Yesterday I saw Leave No Trace, starring Ben Foster and Thomasin McKenzie.
Will (Foster) is a veteran suffering from PTSD, raising his teenage daughter in the woods of a public park outside Portland, Oregon. Tom (McKenzie) accepts this life with grace as it's all she knows. We assume mom has passed away, but she's only mentioned briefly, quite vaguely, so we're not sure.
When Tom gets spotted by a hiker, their life is exposed and social services relocates them to temporary housing on a farm. There, Tom begins to make friends with nearby kids her age and Will works on the owner's tree farm in exchange for lodging. Tom loves it and Will hates it.
After just a few weeks, Will insists they leave and soon enough, they're back to a transient lifestyle. For the first time Tom lets Will know that she was happy with the structure and stability of the farm life. Though it pains him to make her suffer because of his issues, that doesn't prevent him from caving and they continue to press on.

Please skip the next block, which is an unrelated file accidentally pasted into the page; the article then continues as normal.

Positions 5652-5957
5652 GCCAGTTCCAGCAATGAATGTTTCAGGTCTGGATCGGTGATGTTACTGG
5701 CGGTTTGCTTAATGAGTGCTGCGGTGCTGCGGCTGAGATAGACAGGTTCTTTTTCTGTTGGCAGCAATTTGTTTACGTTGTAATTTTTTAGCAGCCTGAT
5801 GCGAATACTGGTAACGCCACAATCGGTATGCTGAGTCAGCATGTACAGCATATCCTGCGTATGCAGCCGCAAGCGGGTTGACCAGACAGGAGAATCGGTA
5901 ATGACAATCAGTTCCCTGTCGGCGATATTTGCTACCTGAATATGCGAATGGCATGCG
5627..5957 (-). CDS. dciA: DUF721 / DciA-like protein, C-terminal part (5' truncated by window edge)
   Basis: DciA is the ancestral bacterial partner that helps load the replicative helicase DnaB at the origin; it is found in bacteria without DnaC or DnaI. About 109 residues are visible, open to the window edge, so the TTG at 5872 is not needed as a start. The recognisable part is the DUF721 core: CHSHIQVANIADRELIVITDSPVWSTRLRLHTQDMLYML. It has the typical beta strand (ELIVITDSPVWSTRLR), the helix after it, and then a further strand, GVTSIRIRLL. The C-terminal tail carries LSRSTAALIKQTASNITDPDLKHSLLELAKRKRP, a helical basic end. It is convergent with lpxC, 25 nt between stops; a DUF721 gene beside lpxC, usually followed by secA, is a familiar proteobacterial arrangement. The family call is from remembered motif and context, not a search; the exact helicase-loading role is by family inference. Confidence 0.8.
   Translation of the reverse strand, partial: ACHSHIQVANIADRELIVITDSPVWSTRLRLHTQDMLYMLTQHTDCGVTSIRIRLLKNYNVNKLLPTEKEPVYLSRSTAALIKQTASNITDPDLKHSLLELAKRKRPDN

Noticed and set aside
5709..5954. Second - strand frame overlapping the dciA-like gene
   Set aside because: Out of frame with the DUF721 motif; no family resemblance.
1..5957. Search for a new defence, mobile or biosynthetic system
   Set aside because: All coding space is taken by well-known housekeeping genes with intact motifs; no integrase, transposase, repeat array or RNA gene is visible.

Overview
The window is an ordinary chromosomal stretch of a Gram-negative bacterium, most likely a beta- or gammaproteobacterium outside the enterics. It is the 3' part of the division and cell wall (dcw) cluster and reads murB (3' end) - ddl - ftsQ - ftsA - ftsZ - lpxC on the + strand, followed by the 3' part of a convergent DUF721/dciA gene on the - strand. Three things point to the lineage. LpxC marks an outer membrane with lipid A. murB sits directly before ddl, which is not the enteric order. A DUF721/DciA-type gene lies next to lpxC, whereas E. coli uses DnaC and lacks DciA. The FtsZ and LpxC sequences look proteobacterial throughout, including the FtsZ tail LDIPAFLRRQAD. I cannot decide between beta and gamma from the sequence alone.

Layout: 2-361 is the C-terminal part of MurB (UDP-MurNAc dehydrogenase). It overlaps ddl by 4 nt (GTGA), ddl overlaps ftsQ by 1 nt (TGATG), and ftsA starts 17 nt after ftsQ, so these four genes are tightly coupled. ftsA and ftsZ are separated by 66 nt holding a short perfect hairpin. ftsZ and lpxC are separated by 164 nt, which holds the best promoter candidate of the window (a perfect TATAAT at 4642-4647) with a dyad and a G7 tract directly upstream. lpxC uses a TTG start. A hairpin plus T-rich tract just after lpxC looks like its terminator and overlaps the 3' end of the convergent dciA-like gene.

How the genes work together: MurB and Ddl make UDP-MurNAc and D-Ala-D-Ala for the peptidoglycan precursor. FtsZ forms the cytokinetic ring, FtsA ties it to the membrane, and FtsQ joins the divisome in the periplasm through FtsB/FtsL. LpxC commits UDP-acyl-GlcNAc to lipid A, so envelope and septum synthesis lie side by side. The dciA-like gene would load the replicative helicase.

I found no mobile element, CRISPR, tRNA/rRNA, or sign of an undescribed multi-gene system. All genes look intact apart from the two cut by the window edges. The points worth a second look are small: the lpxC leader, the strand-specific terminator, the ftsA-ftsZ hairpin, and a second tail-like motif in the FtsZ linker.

The film is both tender and excruciating to watch. This father and daughter are genuine friends, and their love runs deep. Tom has learned amazing survival skills from Will, but his unreasonable need to be off the grid is unfair to her and she comes to realize that. Though his actions make you angry, you feel for him and that's a testament to the pain that comes through Ben Foster's eyes in every scene.
Tom McKenzie is also convincing as a young girl who just wants more out of life, but doesn't want to hurt her father.
If you're looking for a film that moves along at a quiet, but important-to-the-story pace and also makes you re-think every homeless person you encounter, give this a chance. It may just bring perspective along with the tears.